Temple, Rutgers battle for bragging rights

Temple meets Rutgers on Tuesday for the right to return triumphantly as
toast of the town in the Philadelphia Regional.

All things considered, this matchup may be happening at least one round
too early. The Owls are on a 25-game winning streak, and they don't much
seem like a No. 6 seed. But, this is how it is.

The more important thing is this game is happening at all. There are storylines that would make for a primetime special, which is what this game will be on Tuesday night.

Start with the coaches -- Temples Dawn Staley and Rutgers' C. Vivian Stringer. It would be disingenuous not to point out the obvious: this is a matchup of two African-American coaches in a sport that does not have enough of them. Anyone can be a role model, don't get me wrong. But Stringer and Staley can be very specific role models to young girls who perhaps -- in seeing them -- will really think seriously about joining the coaching profession.

Of course, Stringer and Staley would just as soon this game be about their players, not them. And, indeed, there will be some outstanding players on the floor.

Rutgers has the leadership of Cappie Pondexter, Chelsea Newton, Nikki
Jett and Michelle Campbell (who always has to play "bigger" than she is, and
does it.) And the Scarlet Knights have two of the country's top freshmen in
Matee Ajavon (don't look now, but she's already past you) and Essence (At
the Rim) Carson.

Rutgers had its big splash in late December-early January, when it beat
Tennessee, Texas and LSU in succession. The Knights split regular-season
games against Connecticut, then lost to the Huskies in the Big East
tournament final ... you might have heard something about a "difference of
opinion" between Stringer and UConn coach Geno Auriemma after that game.

But did you know that Temple beat Rutgers in their regular-season
meeting, 71-60 on Dec. 13? The Owls got a huge game that day from one of
their senior leaders, guard Cynthia Jordan, with 28 points.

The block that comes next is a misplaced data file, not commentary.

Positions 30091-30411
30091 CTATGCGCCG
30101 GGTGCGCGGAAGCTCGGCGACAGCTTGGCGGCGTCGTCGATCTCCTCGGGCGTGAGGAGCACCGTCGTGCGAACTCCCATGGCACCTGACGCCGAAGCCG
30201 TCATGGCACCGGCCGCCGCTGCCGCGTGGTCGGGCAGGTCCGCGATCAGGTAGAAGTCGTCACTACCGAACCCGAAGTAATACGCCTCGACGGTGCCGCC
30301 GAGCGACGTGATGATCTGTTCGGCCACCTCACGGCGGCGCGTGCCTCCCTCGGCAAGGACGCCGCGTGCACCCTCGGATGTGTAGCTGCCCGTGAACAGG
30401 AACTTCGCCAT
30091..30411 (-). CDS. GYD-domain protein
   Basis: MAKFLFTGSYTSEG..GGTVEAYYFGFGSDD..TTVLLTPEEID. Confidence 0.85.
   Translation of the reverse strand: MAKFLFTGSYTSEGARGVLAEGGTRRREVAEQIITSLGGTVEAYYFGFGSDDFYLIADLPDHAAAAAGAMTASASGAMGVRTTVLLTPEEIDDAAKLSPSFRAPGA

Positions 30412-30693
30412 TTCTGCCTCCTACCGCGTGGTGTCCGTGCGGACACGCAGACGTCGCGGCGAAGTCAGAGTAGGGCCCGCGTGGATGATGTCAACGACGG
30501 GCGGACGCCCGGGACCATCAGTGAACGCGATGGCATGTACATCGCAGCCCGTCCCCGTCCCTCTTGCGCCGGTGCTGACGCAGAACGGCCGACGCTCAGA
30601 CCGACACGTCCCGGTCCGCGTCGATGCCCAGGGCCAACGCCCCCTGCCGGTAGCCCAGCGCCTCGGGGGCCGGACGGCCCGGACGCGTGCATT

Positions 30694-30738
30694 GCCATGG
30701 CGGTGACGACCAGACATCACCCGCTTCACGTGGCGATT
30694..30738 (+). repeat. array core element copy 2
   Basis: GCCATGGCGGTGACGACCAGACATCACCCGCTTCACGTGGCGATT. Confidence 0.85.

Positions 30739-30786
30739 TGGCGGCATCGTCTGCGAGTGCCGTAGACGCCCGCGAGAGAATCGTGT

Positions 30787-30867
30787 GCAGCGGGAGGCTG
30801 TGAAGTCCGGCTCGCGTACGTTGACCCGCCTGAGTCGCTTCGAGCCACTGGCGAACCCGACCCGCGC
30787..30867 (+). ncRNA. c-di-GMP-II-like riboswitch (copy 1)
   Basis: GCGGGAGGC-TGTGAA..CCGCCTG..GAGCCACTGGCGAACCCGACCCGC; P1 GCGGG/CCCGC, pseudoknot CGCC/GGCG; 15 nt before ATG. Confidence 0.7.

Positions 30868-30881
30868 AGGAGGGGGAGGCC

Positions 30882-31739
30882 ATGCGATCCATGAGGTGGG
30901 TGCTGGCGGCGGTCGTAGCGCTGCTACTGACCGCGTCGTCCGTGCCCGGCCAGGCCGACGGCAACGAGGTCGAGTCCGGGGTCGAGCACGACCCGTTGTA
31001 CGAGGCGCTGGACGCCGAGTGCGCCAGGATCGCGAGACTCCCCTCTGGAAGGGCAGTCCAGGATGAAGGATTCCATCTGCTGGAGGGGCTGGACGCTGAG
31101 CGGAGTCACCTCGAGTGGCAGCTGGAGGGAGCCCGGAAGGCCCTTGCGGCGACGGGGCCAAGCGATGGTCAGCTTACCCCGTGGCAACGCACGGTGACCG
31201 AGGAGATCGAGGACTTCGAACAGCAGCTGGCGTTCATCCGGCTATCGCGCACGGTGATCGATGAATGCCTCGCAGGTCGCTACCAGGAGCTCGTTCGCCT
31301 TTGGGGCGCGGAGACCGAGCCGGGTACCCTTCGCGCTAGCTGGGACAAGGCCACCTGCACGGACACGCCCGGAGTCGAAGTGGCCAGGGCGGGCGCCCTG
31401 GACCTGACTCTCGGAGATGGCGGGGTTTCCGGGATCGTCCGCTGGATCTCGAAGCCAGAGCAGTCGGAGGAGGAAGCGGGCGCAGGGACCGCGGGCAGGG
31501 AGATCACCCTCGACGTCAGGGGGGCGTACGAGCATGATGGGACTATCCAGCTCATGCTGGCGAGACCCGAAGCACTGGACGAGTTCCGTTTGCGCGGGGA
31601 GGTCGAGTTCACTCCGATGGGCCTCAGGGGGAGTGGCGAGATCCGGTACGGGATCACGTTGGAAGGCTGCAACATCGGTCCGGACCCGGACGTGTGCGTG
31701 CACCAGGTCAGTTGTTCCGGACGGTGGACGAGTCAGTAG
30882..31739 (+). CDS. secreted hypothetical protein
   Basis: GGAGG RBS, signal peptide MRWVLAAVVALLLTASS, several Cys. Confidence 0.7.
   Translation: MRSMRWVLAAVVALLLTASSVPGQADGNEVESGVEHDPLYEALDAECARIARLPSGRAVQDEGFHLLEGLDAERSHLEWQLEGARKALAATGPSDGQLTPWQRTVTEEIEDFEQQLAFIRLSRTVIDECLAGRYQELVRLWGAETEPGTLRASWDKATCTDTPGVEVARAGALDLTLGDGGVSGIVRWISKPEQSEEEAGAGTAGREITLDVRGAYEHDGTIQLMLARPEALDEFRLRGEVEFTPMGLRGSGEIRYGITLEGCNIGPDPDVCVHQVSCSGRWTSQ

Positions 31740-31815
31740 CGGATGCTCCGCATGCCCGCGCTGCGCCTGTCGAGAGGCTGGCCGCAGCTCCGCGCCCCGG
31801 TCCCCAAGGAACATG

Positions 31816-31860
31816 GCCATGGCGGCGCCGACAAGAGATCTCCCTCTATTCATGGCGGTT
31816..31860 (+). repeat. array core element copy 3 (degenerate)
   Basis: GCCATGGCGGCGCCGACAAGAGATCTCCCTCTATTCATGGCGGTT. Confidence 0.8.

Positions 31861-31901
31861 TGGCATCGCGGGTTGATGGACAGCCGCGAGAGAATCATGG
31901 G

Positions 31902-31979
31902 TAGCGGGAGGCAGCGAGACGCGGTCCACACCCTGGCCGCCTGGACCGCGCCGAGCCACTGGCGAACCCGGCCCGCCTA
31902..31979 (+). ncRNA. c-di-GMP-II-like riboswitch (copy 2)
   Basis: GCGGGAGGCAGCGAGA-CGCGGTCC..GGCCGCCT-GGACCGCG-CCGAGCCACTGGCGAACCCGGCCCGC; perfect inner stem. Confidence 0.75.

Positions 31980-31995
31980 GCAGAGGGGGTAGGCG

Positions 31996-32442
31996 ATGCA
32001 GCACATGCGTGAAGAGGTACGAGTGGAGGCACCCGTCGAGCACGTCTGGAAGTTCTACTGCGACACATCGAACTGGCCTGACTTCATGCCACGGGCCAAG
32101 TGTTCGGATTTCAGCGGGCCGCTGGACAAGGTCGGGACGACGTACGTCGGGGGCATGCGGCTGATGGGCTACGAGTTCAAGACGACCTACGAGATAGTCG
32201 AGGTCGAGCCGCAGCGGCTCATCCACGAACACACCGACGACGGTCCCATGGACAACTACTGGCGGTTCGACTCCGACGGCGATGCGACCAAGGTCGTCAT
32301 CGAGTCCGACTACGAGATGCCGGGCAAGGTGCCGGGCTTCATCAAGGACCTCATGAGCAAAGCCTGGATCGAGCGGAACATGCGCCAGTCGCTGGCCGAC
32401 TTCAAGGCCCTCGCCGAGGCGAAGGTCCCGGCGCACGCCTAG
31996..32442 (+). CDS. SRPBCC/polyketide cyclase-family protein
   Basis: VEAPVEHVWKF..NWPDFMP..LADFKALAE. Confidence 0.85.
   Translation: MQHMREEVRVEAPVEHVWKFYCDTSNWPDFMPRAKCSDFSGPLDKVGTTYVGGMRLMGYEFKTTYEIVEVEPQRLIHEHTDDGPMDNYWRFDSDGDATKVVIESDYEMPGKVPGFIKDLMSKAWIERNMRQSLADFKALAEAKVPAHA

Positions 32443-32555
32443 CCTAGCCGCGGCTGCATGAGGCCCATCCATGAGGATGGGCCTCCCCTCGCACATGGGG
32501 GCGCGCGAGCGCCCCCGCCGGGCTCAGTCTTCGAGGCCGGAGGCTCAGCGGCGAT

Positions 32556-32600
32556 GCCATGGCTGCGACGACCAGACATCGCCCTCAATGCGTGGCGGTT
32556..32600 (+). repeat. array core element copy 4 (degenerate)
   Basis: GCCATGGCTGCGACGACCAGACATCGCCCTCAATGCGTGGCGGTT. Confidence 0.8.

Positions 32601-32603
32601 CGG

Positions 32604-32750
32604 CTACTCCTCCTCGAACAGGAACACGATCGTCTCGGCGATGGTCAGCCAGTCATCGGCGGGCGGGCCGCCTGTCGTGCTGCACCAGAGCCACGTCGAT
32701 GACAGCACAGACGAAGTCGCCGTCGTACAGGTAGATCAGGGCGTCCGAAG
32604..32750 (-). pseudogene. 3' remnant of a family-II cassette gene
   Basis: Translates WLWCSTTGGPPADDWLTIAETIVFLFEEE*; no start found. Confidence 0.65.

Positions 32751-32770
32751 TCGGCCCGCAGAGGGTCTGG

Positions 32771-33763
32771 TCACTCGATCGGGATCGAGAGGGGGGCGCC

She and fellow senior Ari Moore, plus junior Candice Dupree and sophomore
Kamesha Hairston have started every game this season and all are averaging
30-plus minutes per game. They're Temple's iron women, and they play the
game in a reflection of their coach.

Staley is in her fifth season at Temple and wants the spotlight to go
away from her. But it's hard to make that happen, because she's such a
phenomenal story. Anyone who saw Staley in college at UVa recalls what a
heartbreaker it was to see her go to three Final Fours and never get a

Yet sometimes I wonder if maybe that wasn't the "fuel" for what's kept her
going this long as a WNBA/Olympic player and now a college coach. Maybe
she'd have done it anyway, even if the Cavaliers had won all three NCAA
titles. But perhaps those disappointments just strengthened the resolve she
already had.

Staley has had so much success since her college playing days -- including
three Olympic gold medals -- that sometimes I almost forget that she didn't
"win it all" at UVa And that's really cool, because Staley is as much a
"winner" as anyone in college hoops.

Stringer is just a legendary figure, even if she's not particularly
popular in Hartford, Conn., these days. She spent 11 years at Cheyney State,
12 at Iowa and is now in her 10th season at Rutgers. She's taken all three
programs to the NCAA Final Four.

Rarely do you get so many big storylines, so much emotion and history, in
one NCAA Tournament game. Let alone a second-round game. Enjoy this one,

Mechelle Voepel of The Kansas City Star is a regular contributor to ESPN.com's women's basketball coverage. E-mail her at mvoepel@kcstar.com.